How do I make sure that we have the money we need to survive in the next five years to deliver on our vision? How do I make sure that a customer is both understanding our capabilities now and our vision so that they're interested in working with us—or prospects are interested in working with us?
And I have to make sure that I grow the team, and that's its own set of challenges. That's both hiring but also keeping the existing team excited about what they're working on and sold on the same vision that our customers are sold on.
There are three dimensions that I end up coming back to. How do we get the next cohort of customers? What's the value proposition that aligns with our vision that I can start delivering or I can start selling folks on? How do we start building the product?
I've learned in a real way to start thinking much bigger picture before I think about technical execution.
RS: For someone who's considering founding a company: they want to be a founder someday, or they want to be a founder tomorrow—what advice would you give them? What do you think they should know going into it?
VS: Take into account where people are starting and what their strengths are. The most valuable thing you can do for those folks is frame it in the context of “why?” And what they're good at and what they’re concerned about in starting a company.
For me, I never imagined being a founder so demystifying the act of founding really helped. Realize that you don't have to go into it knowing what all the responsibilities of being a founder are. You just need to be able to handle them one at a time. You don't have to see the full picture in order to move forward. Just take it one day at a time.
Also, a lot of advice that people give you I find that is only useful when you've run into that same problem, and it's rare that advice actively preempts something from happening. Advice can help you see that you've fallen into a pattern that's been experienced before. Dealing with all these things as they come up and realizing that I didn't have to know all the answers upfront has been helpful.
RS: For someone who's starting their first job in tech and who is interacting with their first founder or set of co-founders, what should that person know about the founder or co-founders? What would help them better understand the founders' actions and incentives?
VS: I think it's all about trade-offs. I would emphasize the amount of the trade-offs that founder is making as they're having [a] conversation with you.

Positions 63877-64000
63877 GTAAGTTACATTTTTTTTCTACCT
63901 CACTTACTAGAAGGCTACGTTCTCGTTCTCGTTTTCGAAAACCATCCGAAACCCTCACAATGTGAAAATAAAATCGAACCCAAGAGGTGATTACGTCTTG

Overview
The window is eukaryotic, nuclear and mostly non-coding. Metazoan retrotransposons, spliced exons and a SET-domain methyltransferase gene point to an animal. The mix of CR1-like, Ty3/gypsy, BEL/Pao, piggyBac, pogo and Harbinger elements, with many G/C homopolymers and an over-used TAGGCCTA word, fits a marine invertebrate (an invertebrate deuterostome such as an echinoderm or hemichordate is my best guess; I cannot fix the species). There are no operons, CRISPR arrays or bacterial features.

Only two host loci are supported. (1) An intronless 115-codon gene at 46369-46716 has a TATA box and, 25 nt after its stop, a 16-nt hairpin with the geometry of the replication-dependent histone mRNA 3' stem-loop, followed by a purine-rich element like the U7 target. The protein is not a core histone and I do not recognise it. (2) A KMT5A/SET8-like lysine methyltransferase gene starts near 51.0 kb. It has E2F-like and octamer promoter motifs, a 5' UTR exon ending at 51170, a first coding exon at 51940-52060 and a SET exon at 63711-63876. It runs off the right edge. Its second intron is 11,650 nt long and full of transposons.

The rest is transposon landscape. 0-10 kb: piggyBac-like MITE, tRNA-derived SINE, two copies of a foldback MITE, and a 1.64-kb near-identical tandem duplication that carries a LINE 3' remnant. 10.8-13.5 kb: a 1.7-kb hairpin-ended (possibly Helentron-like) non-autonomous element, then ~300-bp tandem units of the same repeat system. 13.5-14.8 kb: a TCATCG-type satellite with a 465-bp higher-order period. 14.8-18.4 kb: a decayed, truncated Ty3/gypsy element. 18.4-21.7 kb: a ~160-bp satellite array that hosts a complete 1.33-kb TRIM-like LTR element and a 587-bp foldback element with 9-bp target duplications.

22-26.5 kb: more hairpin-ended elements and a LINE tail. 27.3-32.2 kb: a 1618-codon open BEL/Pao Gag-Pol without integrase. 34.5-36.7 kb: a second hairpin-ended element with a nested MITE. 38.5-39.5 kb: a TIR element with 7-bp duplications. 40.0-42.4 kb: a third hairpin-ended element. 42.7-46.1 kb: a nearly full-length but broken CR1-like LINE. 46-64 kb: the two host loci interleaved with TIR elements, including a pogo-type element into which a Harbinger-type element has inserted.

And if there's a problem, can you go through the full exercise of not just pointing out a problem but also pointing at why you think it's important, what the priority is, and how you suggest solving it? Because otherwise you're effectively transferring that responsibility to somebody else, and you're just creating more mental overload for them. It never resonated until I found myself on the other side of it and realized that I only have so much brain space.
I think understanding what founders are optimizing for is important. One of the most effective pieces of advice I've ever received, when speaking to not just senior leaders but also speaking to partners, is to understand what their top three priorities are.
The way that they're probably organizing their thoughts is that they have some key results or some priorities or some goals. If I don't have something useful that touches on their top priorities, chances are that they're going to slot my concerns somewhere at the bottom of the list or not care about my product.
Being able to speak to people in terms of what they're interested in or what they are spending their time thinking about is incredibly effective, just shockingly effective to a degree that I think I never appreciated.
RS: As we've been talking, I realize that one question that I didn't ask is “how would you define the job of a founder?” Other than having an idea and starting a business, what does a founder do? What is their job; what are the roles and responsibilities?
VS: In my perspective, it's making sure that you deliver the best product and experience to your customers. Through the experience you set out to deliver, you've solved their problem.
People say that the founder plugs the holes to make sure the company can deliver that experience. I do think that's true, but it doesn't always look like that. Typically the founders have strengths, and they will lean on others who have more of a capability that they don’t have. But if you're in a business where the problem you're solving for a customer is very technical, and you are not a technical founder, then there's only so much you can do. Your job now becomes to hire the person who can help.
You're starting a company because you enjoy the challenge or the journey of solving a problem. You're excited to work on a particular solution or maybe you come in from the perspective of you just like the journey.
My professional experience with this has been that—if you'd asked me 10 years ago, I would've said that it's not dignified to want to start a company just because you like starting companies. You feel like you have to feel passionate about a specific space. I've learned to get a real satisfaction from trying to find a way to make people's lives better even if they don't start out knowing what that is.
And in fact, most of the surface-level problems have already been addressed, or there's a reason they haven't been addressed, so there's actually a lot to be said for the journey of not knowing for a few months and trying to figure it out. So, simply, you stumble into the problem you want to solve, into the value you want to deliver, and then your task becomes trying to deliver it efficiently and quickly.